Scott Horsley Scott Horsley is NPR's Chief Economics Correspondent.
Scott Horsley 2010
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Scott Horsley

Doby Photography/NPR
Scott Horsley 2010
Doby Photography/NPR

Scott Horsley

Chief Economics Correspondent

Scott Horsley is NPR's Chief Economics Correspondent. He reports on ups and downs in the national economy as well as fault lines between booming and busting communities.

Horsley spent a decade on the White House beat, covering both the Trump and Obama administrations. Before that, he was a San Diego-based business reporter for NPR, covering fast food, gasoline prices, and the California electricity crunch of 2000. He also reported from the Pentagon during the early phases of the wars in Iraq and Afghanistan.

Before joining NPR in 2001, Horsley worked for NPR Member stations in San Diego and Tampa, as well as commercial radio stations in Boston and Concord, New Hampshire. Horsley began his professional career as a production assistant for NPR's Morning Edition.

Horsley earned a bachelor's degree from Harvard University and an MBA from San Diego State University. He lives in Washington, D.C.

Story Archive

Wednesday

Joe Raedle/Getty Images

Tuesday

Two major credit card companies, Capital One and Discover Financial, may join forces

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Tuesday

Inflation in January was higher than forecasted

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The Labor Department lays out last month's cost of living stats

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Saturday

Your guide to a pocket-friendly Super Bowl tailgate

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Friday

Chicken wing prices have fallen for the second year in a row, in a windfall for Super Bowl snackers. Beef prices, however, are still climbing. Justin Sullivan/Getty Images hide caption

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Justin Sullivan/Getty Images

Good thing, wings cost less and beer's flat: Super Bowl fans are expected to splurge

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Friday

A construction worker is seen in Miami on Jan. 5, 2024. U.S. employers added more jobs than expected in January including in the construction sector. Joe Raedle/Getty Images hide caption

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Joe Raedle/Getty Images

The U.S. created an extraordinary number of jobs in January. Here's a deeper look

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U.S. employers added a whopping 353,000 jobs in January — far more than expected

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Wednesday

Fed Chair Jerome Powell speaks during a news conference after the concludion of the Fed's policy meeting in Washington, D.C., on Sept. 20, 2023. The Fed held interest rates steady on Wednesday but indicated it could cut rates this year while also noting it would move cautiously. Chip Somodevilla/Getty Images hide caption

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Chip Somodevilla/Getty Images

The Federal Reserve holds interest rates steady but signals rate cuts may be coming

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Experts urge caution when it comes to the Federal Reserve lowering interest rates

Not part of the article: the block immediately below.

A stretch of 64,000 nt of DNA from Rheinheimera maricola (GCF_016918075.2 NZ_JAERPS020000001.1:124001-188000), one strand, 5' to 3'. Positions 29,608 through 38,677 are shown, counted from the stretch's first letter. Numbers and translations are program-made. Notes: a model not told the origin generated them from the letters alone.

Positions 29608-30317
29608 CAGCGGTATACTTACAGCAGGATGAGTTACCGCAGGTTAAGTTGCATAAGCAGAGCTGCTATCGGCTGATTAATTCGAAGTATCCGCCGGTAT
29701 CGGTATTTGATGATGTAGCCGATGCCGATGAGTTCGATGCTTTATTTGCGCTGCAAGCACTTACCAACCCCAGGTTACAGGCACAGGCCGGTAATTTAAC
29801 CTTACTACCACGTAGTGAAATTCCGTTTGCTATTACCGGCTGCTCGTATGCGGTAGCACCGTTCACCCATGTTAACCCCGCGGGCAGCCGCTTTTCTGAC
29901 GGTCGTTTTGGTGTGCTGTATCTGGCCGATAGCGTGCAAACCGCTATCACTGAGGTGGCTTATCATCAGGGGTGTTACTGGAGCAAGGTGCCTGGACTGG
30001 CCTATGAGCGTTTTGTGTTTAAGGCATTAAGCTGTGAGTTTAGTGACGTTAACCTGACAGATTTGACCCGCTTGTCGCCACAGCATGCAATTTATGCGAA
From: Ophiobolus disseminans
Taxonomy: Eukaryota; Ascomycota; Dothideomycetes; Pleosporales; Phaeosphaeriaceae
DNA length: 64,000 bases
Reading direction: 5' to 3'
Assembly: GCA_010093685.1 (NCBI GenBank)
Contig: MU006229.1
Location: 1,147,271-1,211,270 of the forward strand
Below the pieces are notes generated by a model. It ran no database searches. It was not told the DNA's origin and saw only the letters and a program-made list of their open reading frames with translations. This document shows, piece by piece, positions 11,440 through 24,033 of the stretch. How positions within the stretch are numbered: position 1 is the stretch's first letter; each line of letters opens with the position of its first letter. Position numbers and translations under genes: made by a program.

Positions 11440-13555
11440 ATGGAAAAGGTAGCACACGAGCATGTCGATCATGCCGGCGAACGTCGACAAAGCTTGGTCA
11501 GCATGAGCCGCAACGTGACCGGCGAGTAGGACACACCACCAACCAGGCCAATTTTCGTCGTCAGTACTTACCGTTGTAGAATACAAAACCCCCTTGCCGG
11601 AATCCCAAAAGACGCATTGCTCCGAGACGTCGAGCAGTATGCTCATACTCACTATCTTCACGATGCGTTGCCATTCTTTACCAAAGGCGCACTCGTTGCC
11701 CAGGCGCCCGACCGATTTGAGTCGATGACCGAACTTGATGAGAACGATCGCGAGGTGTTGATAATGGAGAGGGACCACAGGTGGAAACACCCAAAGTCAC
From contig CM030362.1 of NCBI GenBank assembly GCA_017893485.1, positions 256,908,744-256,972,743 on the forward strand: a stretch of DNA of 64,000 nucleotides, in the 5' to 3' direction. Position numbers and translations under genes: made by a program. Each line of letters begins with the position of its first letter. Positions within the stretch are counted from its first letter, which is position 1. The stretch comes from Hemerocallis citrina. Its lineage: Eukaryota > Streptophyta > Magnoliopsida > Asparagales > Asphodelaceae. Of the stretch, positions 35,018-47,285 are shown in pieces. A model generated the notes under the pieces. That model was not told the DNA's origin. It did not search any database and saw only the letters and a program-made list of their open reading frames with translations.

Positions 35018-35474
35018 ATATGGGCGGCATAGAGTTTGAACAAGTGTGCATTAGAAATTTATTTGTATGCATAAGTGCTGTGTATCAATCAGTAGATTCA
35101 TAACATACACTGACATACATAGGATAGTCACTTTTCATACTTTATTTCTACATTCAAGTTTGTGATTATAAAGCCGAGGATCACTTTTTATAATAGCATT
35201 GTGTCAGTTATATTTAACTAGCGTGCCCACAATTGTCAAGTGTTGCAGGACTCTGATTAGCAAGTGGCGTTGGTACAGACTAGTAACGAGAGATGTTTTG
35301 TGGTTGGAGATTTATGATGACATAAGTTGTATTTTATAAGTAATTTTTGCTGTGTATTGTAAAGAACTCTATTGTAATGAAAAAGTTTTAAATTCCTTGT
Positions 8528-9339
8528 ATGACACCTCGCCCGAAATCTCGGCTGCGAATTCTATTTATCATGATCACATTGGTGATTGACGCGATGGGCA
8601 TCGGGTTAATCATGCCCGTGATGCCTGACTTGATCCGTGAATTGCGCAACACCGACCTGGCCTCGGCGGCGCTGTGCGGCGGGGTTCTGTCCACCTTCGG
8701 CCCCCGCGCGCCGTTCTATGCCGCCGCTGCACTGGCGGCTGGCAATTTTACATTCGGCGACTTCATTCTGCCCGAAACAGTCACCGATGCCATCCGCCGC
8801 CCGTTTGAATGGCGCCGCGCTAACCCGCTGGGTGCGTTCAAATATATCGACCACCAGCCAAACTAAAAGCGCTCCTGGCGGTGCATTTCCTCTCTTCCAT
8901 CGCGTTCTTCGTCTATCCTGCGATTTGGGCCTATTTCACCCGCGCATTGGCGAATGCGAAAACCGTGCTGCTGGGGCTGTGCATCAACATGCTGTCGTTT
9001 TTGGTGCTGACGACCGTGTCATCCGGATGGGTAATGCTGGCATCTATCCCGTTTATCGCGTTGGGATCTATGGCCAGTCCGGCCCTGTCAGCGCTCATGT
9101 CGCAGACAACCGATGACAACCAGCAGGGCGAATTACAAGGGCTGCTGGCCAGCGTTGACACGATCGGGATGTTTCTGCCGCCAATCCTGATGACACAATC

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Sunday

The Greyhound bus station in Richmond, Va., sits on prime real estate. Developers now plan to raze it and build apartment towers and retail space. It's one of many bus stations being shut down. Scott Horsley hide caption

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Scott Horsley

Greyhound stations were once a big part of America. Now, many of them are being shut

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Thursday

A person carries shopping bags at a shopping center on the day after Christmas on Dec. 26, 2023 in Glendale, Calif. Strong consumer spending helped drive better-than-expected economic growth in the final months of 2023. Mario Tama/Getty Images hide caption

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Mario Tama/Getty Images

Many experts feared a recession. Instead, the economy has continued to soar

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Monday

Bus stations around the country are closing, leaving waiting riders without shelter

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Saturday

Public sentiment about the economy is looking up, polls show

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Wednesday

Tuesday

Thursday

Rent costs are leveling off and even dropping around the U.S.

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Americans are feeling a little bit better about inflation as gasoline prices fall

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Friday

U.S. employers surpass forecasters' predictions by adding 216,000 jobs in December

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The U.S. job market held up well in 2023, despite rising interest rates. Employers added 2.7 million jobs last year and unemployment remained under 4% throughout the year. Mario Tama/Getty Images hide caption

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Mario Tama/Getty Images

Was it a strong finish to the 2023 job market? The Labor Department has an answer

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Monday

Attitudes about the economy are much better than they were this time last year

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